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From Jim Jagielski <...@jaguNET.com>
Subject Re: [PATCH] create fd slack (take 2)
Date Tue, 24 Jun 1997 08:47:34 GMT
Marc Slemko wrote:
> 
> On Mon, 23 Jun 1997, Randy Terbush wrote:
> 
> > > >From the fingers of Randy Terbush flowed the following:
> > > >
> > > >This raises the question, "Does this really belong in 1.2.1?"
> > > 
> > >     <HOBBY IMHO>
> > >     Yes, confound it.  1.2.1 is bug-fixes, if nothing else.  The
> > >     problem reports traceable to FD exhaustion are arguably the most
> > >     common ones we get.  If this patch either fixes it, increases the
> > >     threshold by a significant margin, or even just causes the server to
> > >     report errors rather than getting into a silent deadly embrace with
> > >     the OS, it's worth it.  Even if it does one of these things on only
> > >     a subset of the OSes we support, it's worth it.
> > >     </HOBBY>
> > > 
> > >     Out of curiousity, why *wouldn't* this belong in 1.2.1?  Is it a
> > >     feature?
> > > 
> > >     #ken    :-D}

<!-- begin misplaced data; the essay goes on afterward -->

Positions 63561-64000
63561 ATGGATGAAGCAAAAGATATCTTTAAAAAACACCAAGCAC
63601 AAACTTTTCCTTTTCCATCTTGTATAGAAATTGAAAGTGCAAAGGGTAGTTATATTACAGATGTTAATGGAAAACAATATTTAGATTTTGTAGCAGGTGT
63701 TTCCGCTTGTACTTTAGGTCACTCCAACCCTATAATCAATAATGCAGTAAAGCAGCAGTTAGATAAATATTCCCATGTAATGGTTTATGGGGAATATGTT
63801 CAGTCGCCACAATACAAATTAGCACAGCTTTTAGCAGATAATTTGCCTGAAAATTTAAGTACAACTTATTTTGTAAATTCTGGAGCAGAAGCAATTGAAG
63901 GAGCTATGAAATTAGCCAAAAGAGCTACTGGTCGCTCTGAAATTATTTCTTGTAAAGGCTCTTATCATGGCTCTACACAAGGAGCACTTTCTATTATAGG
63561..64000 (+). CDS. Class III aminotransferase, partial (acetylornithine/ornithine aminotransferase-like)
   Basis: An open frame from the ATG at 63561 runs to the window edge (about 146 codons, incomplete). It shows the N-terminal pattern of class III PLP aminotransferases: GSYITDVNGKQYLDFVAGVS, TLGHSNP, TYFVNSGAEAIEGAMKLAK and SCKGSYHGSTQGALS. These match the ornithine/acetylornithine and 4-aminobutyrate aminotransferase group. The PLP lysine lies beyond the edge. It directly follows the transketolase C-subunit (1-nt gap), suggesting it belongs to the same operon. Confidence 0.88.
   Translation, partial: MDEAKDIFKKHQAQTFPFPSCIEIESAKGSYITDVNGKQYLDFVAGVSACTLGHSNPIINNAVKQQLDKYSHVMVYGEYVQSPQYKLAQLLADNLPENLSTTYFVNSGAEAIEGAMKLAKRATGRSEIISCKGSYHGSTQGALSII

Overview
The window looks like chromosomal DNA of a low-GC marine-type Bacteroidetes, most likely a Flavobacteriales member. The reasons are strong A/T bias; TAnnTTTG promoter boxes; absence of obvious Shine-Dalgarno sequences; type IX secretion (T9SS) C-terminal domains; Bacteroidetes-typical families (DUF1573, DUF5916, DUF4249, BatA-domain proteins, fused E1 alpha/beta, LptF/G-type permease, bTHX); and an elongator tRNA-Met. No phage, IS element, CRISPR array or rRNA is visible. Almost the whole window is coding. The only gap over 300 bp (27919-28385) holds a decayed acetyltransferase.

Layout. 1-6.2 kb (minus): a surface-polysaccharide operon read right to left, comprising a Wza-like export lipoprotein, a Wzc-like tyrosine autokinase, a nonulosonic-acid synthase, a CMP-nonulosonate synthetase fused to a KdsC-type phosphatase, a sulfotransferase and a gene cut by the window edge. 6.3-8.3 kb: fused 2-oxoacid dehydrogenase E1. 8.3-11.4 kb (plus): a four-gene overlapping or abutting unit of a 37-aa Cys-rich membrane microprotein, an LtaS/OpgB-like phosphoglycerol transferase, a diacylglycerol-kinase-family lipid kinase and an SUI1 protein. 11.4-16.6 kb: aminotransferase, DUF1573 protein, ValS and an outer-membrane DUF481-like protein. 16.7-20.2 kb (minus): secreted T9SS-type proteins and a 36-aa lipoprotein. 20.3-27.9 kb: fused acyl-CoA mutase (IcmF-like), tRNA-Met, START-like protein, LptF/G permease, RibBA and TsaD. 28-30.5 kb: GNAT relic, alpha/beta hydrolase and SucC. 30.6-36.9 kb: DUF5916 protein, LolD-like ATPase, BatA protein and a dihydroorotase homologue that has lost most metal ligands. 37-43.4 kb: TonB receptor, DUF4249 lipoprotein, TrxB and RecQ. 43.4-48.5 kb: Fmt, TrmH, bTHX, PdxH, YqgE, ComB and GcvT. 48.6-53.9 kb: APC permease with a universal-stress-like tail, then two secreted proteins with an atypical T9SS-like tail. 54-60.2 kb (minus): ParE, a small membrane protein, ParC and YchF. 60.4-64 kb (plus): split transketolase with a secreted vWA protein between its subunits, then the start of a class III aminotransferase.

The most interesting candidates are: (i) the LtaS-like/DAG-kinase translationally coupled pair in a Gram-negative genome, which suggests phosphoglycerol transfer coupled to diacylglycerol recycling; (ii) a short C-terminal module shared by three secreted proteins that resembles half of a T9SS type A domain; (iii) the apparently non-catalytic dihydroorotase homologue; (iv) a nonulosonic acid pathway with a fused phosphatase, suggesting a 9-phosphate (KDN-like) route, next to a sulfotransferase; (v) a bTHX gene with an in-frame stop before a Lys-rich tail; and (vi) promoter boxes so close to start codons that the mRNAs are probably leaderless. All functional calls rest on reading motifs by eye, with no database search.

> > 
> > Because of the portability issues with F_DUPFD as reported for the 
> > MPE and who knows what else. I raise the question since it would be 
> > pointless to release a 1.2.1 that suddenly doesn't compile or run 
> > on many supported platforms. Do we know?
> > 
> > File descriptor problems are nothing new. Releasing a 1.2 that 
> > suddenly doesn't work on many systems would not be considered a fix 
> > by those people encountering an F_DUPFD problem.
> 
> The point is, they _ARE_ new compared to 1.1.  I have to take off my shoes
> to count the number of people I have seen who had lots of virtual domains
> working fine with 1.1 that do not work with 1.2 period because of broken
> libraries.  Plopping a 1.2 binary in will break things where a 1.1 one
> worked.  People don't like being told they can't use 1.2 because their OS
> is broken when 1.1 worked fine.
> 
> That said, I am neutral on if it should be enabled by default or not...
> 

Now that I fully understand how the code works and the thought process
behind it, it seems like it's a good effort on Apache's part to take
care of an underlying OS problem. I'm guessing that most of the
platforms that Apache run's on, however, is not affected and that
most of the platforms that could be affected, aren't. And for those
affected, it should ideally be tunable...

Soooooo my opinion is that the fix would be best if a runtime,
httpd.conf option such that if 0 (or not defined) the behavior
is the exact same as NO_SLACK, but allowing for one to tune
the HIGH/LOW slack points by adjusting and HUPing.

Otherwise, disabled by default IMO, just to be safe.

-- 
====================================================================
      Jim Jagielski            |       jaguNET Access Services
     jim@jaguNET.com           |       http://www.jaguNET.com/
            "Look at me! I'm wearing a cardboard belt!"

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